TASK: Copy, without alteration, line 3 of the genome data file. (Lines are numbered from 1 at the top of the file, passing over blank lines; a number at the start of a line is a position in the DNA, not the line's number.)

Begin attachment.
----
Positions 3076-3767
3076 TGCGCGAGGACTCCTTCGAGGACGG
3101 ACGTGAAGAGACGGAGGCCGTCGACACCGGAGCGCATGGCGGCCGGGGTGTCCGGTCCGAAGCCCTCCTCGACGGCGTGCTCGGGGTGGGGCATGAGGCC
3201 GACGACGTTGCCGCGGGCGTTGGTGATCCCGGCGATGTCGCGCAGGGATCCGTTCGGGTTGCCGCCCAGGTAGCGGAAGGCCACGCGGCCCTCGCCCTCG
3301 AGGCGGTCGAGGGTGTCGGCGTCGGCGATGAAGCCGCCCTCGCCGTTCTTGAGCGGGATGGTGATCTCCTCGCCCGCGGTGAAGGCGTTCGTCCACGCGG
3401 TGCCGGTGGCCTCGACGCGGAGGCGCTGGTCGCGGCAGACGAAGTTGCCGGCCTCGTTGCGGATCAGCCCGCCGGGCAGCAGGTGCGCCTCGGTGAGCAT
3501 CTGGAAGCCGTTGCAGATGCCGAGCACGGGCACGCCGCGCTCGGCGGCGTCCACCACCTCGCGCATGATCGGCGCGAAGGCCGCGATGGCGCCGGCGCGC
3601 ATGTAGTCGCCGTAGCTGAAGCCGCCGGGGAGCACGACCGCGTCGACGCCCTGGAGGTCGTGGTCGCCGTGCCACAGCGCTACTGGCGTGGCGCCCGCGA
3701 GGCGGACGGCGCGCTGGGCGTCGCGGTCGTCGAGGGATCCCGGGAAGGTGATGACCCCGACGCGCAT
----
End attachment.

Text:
3101 ACGTGAAGAGACGGAGGCCGTCGACACCGGAGCGCATGGCGGCCGGGGTGTCCGGTCCGAAGCCCTCCTCGACGGCGTGCTCGGGGTGGGGCATGAGGCC